Home > CCIE, Security > AAA new-model – What does it do?

AAA new-model – What does it do?


To enable AAA we need the AAA new-model command but what does it really do? Many of us makes assumptions about this command.

By default if we have an empty config then we will be able to use the console and get straight into enable mode (priv15). If we try to telnet in (VTY) then we can’t login since no password has been set. If we set a password then we can login to priv 1 but we won’t be able to enable since no enable password has been set.

When configuring AAA we use method lists. We can use the list called ‘default’ or create our own. The sneaky thing about aaa new-model is that when we enable this the ‘default’ list goes active which is applied to the VTY. What surprised me is that this is not applied to the console. Someone had a theory that Cisco wanted to apply it to both console and VTY but too many users got locked out of their routers so they had to back on this implementation, true or not, I don’t know.

When aaa new-model has been enabled the device will ask for local authentication. If we haven’t defined any users then no access for you (VTY-nazi). Console will still work though, we will have to enable to enter priv 15 as usual.
Now if we define a user we will be able to login remotely as well, we do need to configure an enable password to get into priv 15 though.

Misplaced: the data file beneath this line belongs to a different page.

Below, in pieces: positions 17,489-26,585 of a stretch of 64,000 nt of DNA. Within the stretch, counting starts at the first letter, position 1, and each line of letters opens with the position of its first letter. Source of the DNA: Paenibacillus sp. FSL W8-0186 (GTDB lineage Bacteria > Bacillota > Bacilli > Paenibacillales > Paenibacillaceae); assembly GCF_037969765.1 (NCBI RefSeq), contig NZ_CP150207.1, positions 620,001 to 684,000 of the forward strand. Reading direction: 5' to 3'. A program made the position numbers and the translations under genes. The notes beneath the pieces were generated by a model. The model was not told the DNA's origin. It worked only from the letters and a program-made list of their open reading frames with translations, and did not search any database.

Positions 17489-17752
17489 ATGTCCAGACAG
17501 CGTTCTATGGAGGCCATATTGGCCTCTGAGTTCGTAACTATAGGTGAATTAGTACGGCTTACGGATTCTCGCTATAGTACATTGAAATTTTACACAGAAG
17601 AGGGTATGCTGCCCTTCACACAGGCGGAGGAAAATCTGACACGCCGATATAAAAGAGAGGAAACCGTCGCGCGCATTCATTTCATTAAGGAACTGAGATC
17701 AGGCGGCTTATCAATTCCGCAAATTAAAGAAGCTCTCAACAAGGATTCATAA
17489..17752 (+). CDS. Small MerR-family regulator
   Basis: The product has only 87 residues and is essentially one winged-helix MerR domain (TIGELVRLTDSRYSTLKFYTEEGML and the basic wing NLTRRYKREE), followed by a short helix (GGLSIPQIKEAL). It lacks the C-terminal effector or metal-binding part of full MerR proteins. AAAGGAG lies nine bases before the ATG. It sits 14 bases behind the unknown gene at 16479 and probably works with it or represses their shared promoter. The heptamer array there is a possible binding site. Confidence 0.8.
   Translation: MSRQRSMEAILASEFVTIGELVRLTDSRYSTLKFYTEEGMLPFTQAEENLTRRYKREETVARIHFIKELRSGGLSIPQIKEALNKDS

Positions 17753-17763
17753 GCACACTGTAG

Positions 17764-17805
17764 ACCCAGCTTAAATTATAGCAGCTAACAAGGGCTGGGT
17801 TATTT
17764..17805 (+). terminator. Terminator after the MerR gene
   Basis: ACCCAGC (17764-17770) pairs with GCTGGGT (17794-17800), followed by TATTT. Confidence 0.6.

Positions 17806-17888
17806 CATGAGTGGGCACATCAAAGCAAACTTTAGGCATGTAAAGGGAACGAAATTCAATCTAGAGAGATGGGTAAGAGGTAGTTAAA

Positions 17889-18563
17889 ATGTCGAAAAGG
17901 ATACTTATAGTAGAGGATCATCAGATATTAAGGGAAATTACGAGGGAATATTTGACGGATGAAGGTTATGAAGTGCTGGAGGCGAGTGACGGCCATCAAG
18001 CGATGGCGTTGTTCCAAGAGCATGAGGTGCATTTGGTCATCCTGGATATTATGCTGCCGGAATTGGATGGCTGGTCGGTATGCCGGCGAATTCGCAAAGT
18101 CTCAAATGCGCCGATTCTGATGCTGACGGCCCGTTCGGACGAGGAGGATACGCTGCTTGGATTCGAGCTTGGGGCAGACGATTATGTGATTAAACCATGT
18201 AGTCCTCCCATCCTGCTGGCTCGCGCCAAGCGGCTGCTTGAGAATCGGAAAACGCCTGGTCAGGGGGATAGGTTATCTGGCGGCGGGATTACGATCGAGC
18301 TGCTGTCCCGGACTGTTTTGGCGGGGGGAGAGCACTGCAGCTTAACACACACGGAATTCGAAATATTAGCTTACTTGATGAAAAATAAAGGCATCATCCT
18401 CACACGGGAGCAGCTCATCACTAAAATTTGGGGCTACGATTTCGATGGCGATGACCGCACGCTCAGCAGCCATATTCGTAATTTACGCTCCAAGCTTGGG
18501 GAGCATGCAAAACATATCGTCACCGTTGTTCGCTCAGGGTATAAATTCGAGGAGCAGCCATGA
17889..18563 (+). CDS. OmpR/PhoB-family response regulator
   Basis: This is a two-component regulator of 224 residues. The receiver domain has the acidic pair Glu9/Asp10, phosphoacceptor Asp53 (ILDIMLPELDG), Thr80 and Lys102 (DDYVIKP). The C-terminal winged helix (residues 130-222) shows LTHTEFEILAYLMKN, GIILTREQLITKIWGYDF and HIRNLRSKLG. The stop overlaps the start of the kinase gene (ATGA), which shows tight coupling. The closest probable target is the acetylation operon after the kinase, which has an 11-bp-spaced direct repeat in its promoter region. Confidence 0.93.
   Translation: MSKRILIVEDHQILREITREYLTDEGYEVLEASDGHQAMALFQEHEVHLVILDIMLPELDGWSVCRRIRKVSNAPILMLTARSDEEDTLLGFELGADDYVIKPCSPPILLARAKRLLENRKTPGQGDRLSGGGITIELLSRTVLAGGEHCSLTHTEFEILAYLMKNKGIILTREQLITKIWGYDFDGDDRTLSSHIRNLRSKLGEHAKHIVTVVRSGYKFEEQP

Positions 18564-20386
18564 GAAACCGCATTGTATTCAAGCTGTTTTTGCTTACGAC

For the lab I have seen that if people get a task with AAA they will create a new method list with no authentication and no authorization and apply it to the console and VTY. As I pointed out we should not have to enable this to the console but better safe than sorry I guess. This can be configured in the following way:

aaa new-model
aaa authentication login VTY none
aaa authorization exec VTY non
line con 0
login authentication VTY
authorization exec VTY
line vty 0 4
line authentication VTY
authorization exec VTY

How would you configure this, what do you do in real life? Post in comments.

About these ads
Categories: CCIE, Security Tags: , ,
  1. Dark Moon
    May 22, 2012 at 8:28 pm

    I wouldn’t use the “none” option at the end of the aaa commands. I would either use local or point it to a server group if I have access to ACS. The none if I remember correctly is not checking against configured users.

  2. Roderick Groesbeek
    June 16, 2013 at 3:54 pm

    Yup, I would use ‘local’ instead of ‘none’ too..

  3. sveta
    July 31, 2014 at 12:31 am

    By using no aaa nem-model I delete aaa, and then i can not enter to router through telnet or ssh, but i have to enter. I do not know what to do , please help

  1. No trackbacks yet.

Leave a Reply

Fill in your details below or click an icon to log in:

WordPress.com Logo

You are commenting using your WordPress.com account. Log Out / Change )

Twitter picture

You are commenting using your Twitter account. Log Out / Change )

Facebook photo

You are commenting using your Facebook account. Log Out / Change )

Google+ photo

You are commenting using your Google+ account. Log Out / Change )

Connecting to %s

Follow

Get every new post delivered to your Inbox.

Join 1,380 other followers

%d bloggers like this: